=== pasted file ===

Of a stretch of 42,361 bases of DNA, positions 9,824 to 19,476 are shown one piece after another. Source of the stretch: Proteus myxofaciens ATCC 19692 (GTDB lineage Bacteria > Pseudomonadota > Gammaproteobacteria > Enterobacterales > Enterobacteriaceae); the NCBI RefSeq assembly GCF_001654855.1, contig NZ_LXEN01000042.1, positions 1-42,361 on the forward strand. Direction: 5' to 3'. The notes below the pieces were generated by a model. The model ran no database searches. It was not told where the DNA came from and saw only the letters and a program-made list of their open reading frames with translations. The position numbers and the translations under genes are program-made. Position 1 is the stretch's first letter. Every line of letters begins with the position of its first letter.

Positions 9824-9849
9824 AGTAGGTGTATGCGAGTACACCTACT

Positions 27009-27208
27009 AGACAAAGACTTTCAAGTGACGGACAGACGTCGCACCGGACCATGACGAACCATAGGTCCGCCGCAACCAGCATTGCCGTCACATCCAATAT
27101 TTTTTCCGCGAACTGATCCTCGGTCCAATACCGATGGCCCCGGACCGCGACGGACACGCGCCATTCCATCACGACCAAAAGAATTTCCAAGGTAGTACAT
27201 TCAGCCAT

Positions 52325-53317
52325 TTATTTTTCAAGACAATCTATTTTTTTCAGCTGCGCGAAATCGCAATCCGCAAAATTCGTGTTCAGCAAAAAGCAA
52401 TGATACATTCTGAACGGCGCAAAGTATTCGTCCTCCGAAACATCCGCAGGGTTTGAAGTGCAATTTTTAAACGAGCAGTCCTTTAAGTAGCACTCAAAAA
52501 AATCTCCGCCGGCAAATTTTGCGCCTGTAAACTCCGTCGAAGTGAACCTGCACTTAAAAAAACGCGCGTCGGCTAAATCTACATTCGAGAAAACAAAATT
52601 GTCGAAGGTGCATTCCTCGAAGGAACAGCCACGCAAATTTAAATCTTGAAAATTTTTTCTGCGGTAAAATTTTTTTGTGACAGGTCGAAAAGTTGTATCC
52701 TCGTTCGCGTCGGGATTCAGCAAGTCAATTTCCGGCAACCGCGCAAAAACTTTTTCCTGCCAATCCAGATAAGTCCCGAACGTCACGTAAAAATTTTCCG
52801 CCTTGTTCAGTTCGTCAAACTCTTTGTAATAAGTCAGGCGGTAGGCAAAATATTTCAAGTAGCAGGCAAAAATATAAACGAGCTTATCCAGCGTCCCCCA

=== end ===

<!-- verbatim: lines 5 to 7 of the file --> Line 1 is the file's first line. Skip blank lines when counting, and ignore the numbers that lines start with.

27009 AGACAAAGACTTTCAAGTGACGGACAGACGTCGCACCGGACCATGACGAACCATAGGTCCGCCGCAACCAGCATTGCCGTCACATCCAATAT
27101 TTTTTCCGCGAACTGATCCTCGGTCCAATACCGATGGCCCCGGACCGCGACGGACACGCGCCATTCCATCACGACCAAAAGAATTTCCAAGGTAGTACAT
27201 TCAGCCAT